Inclusive and Sustainable Employment for Jobseekers Experiencing Disadvantage

Workplace and Employment Barriers
by Fiona Macdonald

This report provides an overview of workplace and job-related factors found to act as barriers to sustainable and inclusive employment for people in groups likely to experience labour market disadvantage. Key findings are that job quality, working arrangements, inclusivity and opportunity for participation at work all matter for inclusive and sustainable employment, along with individual and external systemic and structural barriers to work.

Employment policy and employment assistance for jobseekers focus on individuals’ skills and job readiness, and on job placement. Less attention is given to ensuring placements are into sustainable employment in inclusive workplaces. That is, placement into jobs that people can keep, that support wellbeing and provide opportunity for long-term employment pathways, and in workplaces where people feel safe and are able to participate. Recruiting and placing people experiencing labour market disadvantage into jobs may not lead to positive outcomes if people are not able to retain jobs and benefit from their employment.

Employment can provide people with benefits that improve wellbeing in various ways, including through increasing income, providing routine and increasing social contact. However, where job quality, pay or working conditions are poor, employment can also have cumulative negative effects. Placing people experiencing disadvantage in jobs in which they are insecure, underemployed, or cannot establish daily routines; or placing them in workplaces in which they experience poor or discriminatory treatment and disempowerment, are not likely to produce sustainable employment outcomes or create social value.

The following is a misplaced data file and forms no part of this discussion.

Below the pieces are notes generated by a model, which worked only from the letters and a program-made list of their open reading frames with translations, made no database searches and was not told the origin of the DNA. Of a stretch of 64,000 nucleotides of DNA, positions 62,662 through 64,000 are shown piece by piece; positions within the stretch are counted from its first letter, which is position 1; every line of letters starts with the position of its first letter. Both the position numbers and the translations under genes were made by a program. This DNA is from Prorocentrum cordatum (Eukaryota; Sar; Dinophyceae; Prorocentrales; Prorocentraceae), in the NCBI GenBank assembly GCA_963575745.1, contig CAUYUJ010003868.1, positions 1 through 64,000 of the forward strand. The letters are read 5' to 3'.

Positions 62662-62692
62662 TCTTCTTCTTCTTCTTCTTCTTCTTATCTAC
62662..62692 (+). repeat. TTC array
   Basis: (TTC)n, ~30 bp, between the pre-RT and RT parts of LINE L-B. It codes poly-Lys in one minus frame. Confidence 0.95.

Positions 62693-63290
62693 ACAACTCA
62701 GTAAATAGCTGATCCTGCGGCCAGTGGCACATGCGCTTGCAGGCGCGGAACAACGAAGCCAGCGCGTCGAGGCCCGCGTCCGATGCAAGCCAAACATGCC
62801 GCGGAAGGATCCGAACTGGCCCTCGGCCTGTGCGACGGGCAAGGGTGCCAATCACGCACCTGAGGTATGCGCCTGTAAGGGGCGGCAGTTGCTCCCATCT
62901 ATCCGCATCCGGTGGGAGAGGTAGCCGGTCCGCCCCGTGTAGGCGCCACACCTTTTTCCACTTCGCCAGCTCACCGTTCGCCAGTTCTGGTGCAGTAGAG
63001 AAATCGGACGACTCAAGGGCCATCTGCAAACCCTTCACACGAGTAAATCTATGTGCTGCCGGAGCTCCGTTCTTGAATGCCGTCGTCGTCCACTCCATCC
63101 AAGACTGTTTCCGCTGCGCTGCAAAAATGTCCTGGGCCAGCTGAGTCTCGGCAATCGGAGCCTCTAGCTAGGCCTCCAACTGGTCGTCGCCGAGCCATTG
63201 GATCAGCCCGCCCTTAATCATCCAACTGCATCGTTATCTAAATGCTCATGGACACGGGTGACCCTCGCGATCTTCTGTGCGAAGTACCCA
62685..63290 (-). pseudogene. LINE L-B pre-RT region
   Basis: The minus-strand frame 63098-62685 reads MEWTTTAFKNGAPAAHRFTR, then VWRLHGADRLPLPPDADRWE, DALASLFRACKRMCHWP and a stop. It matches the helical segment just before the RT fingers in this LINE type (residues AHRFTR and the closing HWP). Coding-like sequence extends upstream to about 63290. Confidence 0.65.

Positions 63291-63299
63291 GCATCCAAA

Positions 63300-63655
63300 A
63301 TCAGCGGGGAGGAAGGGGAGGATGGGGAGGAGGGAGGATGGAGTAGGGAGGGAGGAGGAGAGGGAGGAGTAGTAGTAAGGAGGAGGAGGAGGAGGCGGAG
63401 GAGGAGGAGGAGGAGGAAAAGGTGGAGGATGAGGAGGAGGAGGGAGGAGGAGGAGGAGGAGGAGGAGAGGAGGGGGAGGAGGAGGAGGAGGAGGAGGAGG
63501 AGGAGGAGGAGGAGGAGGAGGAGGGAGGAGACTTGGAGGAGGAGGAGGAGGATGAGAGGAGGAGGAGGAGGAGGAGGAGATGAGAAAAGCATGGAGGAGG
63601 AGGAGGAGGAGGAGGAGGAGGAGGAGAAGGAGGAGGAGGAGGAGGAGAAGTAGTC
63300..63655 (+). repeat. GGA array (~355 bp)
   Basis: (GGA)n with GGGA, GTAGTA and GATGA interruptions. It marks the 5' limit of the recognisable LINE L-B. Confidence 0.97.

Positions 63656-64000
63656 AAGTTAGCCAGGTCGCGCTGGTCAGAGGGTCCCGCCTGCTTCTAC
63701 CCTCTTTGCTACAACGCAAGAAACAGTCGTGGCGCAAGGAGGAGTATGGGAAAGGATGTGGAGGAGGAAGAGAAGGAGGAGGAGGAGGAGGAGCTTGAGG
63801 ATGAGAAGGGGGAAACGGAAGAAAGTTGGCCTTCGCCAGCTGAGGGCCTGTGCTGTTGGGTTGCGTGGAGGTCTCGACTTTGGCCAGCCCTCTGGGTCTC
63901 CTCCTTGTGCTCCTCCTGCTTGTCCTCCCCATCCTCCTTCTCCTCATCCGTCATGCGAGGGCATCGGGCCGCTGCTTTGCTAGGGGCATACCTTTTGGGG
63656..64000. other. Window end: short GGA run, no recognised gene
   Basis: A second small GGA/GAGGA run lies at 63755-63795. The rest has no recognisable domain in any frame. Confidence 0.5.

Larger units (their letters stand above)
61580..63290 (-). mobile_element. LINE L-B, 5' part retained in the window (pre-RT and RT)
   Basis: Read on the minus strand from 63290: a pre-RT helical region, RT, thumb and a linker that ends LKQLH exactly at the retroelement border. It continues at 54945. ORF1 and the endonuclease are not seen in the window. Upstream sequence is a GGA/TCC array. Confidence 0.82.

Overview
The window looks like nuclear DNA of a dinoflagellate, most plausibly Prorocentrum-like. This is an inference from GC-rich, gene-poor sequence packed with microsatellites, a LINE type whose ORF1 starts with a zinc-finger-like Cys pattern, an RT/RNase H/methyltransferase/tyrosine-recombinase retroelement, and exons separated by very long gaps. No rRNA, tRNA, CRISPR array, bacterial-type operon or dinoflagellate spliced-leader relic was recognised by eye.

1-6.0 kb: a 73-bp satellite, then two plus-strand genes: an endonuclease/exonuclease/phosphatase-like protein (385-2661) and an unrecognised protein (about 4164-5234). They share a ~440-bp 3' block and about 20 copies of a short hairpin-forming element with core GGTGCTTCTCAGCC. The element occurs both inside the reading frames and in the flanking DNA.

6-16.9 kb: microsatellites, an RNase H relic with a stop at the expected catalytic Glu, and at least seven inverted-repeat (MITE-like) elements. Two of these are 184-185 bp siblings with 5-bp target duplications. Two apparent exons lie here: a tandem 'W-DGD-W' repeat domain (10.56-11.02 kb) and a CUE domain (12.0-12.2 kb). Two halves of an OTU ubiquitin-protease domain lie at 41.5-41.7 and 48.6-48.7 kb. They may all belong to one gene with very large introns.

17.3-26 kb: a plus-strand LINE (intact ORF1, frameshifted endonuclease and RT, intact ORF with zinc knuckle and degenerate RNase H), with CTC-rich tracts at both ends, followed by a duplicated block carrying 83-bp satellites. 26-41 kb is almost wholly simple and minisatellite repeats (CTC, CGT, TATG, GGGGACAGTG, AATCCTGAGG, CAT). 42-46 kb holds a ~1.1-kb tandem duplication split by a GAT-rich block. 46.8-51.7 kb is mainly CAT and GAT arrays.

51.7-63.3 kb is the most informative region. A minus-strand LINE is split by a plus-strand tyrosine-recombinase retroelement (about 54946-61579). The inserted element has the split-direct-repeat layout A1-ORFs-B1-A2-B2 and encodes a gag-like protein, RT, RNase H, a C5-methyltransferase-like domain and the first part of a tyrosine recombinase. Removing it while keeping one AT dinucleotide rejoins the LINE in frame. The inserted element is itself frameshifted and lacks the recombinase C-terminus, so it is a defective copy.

This report calls for a greater focus on workplace and job-related factors, including employer knowledge, employment practices, work organisation, job quality and employment arrangements, to addressing barriers to employment for disadvantaged jobseekers. Emphasis on employment placement alone is not likely to produce sustainable employment outcomes. Action is required to tackle barriers present in workplaces and in employment arrangements.

This report was commissioned by Jobsbank, a Victorian-based not-for-profit organisation that works with business and other partners to support sustainable, inclusive employment and make social procurement work. In Victoria, the Government’s Social Procurement Framework aims to improve employment outcomes for people from groups experiencing labour market disadvantage through requiring suppliers and contractors tendering for high value government contracts to employ people from these groups. The Victorian Government’s Fair Jobs Code promotes fair labour standards, secure employment and job security, equity and diversity, and cooperative workplace relationships and workers’ representation. This report recommends that employers be encouraged to develop strategies to meet these standards through collaboration with unions and community groups as one obvious way to address workplace and employment factors that create barriers to sustainable and inclusive employment for disadvantaged jobseekers.

Full report